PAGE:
To use some highfalutin terminology, the moment outlined above is an example of metalepsis – a technique used frequently by postmodernist writer Thomas Pynchon, author of such novels as The Crying of Lot 49 and Gravity’s Rainbow. In short, metalepsis occurs when boundaries between two or more ‘worlds’ are overrun or violated, what Pynchon calls ‘a kiss of cosmic pool balls’. In this case, the two ‘worlds’ in question are: a) the real world, in which Don Quijote can be read and enjoyed by real people like you and me, and b) the world of the novel, in which are contained the fictional Don Quijote, Sancho Panza, Dulcinea del Toboso, Ginés de Pasamonte/Ginesillo de Parapilla – you get the idea. By having people from world b) do something that ought only to be possible in world a)… Well, the implications are greater – or indeed graver – than you might first think.
But don’t take my word for it. Here’s Borges’ take on the matter:
“Why does it disturb us that Don Quixote be a reader of the Quixote…I believe I have found the reason: these inversions suggest that if the characters of a fictional work can be readers or spectators, we, its readers or spectators, can be fictitious.” (Labyrinths, Jorge Luis Borges)
Food for thought, eh?
To finish up, although we’ve spoken a little about certain instances of postmodernist aesthetics in Don Quijote, there is still something to say on the topic of ideological overlap. To return to our friend Frederic Jameson, he defines postmodernism as the aesthetic reaction to the conditions of ‘postmodernity’. And what is ‘postmodernity’, you ask? According to Jameson, postmodernity is the age of the end of traditional ideologies, brought about by late-stage capitalism. Now, though I do not even begin to entertain the notion that Cervantes could somehow have been a 17th-century proto- & crypto-Marxist, but I think it is fair to say that he lived in and wrote through a time of great change in Spain’s history.
Indeed, one of the most fascinating examples of this change as reflected in the text is the episode treating Sancho’s governance of the island of Barataria in the second part of the novel. It is plausible that it might well have served as Cervantes’ attempt to satirise the colonial practice of gifting encomiendas to conquistadors as a reward for their loyalty and assistance. Although Sancho doesn’t do a completely awful job as governor, it’s certainly not without chaos and endless faff; and more to the point, it is a testament to the fact that the Spain of Cervantes could now see a low-born like Sancho (or indeed Francisco Pizarro …) turn into a de facto king.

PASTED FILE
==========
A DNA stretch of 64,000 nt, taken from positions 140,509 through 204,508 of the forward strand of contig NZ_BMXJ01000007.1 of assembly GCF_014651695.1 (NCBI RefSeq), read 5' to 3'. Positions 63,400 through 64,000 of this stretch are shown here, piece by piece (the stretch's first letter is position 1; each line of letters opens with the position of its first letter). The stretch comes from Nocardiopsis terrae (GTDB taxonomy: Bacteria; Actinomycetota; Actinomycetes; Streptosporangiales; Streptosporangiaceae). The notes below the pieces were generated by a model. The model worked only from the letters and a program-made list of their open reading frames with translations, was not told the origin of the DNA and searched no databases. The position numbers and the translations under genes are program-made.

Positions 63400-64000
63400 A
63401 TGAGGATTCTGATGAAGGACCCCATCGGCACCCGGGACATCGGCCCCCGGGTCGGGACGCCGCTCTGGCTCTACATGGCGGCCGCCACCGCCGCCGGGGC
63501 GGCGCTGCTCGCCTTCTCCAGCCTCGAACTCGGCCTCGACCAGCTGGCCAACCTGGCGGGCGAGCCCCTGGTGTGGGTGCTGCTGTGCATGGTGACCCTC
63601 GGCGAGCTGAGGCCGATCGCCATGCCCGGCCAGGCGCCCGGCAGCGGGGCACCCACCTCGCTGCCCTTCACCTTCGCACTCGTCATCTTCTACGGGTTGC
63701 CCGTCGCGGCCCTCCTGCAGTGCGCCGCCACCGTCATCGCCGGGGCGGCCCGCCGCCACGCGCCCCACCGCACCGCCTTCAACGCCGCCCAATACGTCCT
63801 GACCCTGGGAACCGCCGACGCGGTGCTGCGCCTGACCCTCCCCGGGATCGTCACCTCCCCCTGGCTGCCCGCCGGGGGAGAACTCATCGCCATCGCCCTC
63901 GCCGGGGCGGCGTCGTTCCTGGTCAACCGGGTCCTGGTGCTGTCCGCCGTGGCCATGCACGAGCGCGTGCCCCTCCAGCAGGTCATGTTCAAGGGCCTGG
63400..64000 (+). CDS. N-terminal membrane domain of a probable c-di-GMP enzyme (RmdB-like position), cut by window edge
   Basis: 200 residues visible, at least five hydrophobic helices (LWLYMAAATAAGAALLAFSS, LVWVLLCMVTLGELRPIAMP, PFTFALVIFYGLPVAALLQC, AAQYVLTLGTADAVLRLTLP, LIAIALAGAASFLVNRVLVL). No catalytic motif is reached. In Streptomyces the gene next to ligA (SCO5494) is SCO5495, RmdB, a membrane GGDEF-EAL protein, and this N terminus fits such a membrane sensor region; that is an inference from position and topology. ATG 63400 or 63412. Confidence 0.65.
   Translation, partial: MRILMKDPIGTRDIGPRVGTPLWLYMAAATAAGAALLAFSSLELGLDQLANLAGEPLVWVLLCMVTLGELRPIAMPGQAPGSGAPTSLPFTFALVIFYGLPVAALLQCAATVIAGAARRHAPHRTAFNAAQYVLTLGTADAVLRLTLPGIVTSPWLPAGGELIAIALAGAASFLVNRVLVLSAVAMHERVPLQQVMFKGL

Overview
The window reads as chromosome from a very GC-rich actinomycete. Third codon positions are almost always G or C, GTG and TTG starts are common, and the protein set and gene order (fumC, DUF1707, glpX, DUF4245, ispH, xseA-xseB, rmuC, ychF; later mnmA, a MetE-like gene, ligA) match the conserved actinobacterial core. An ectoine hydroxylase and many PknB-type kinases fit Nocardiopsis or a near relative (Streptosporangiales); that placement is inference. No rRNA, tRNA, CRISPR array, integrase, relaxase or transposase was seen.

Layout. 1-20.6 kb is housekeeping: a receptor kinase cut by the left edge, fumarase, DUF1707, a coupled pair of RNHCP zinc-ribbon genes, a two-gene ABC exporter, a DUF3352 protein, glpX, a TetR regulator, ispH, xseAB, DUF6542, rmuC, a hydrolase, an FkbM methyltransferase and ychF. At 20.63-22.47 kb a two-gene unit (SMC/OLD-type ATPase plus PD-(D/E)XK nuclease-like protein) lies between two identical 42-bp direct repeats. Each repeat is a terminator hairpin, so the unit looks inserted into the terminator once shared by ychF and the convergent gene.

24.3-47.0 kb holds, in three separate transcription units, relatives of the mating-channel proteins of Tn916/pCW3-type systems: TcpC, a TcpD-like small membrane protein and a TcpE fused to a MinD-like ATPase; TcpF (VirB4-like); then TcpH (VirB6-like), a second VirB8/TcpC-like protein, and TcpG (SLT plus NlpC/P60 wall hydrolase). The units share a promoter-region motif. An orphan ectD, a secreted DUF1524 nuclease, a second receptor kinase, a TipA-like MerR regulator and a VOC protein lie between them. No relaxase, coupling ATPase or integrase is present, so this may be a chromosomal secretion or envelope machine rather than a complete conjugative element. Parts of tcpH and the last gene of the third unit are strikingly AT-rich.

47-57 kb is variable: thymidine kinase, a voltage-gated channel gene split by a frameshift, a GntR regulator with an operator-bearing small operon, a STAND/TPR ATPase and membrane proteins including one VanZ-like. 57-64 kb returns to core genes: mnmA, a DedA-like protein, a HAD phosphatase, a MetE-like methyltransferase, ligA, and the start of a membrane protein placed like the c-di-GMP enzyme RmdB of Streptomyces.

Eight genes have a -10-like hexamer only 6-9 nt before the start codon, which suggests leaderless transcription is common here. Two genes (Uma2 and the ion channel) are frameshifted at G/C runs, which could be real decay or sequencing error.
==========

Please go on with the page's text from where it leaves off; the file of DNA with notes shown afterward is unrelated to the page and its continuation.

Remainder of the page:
In many ways, I believe Don Quijote’s iconic ‘Golden Age’ speech to be Cervantes’ most explicit reference to the change Spain was undergoing at the time. What else could Don Quijote’s lamenting the passing of a time when people ‘ignoraban las dos palabras tuyo y mío’ signify other than the death of traditional ideologies? Like the postmodernists, I don’t think Cervantes was particularly interested in searching for coherence in the face of change, but rather release through the acceptance of its inevitability. But even so, when we watch Don Quijote charge valiantly at the impersonal face of modernity and its slowly revolving blades, and we see him inevitably fall flat on his arse, though the fall is doubtlessly funny, it can be difficult to know whether to laugh or cry.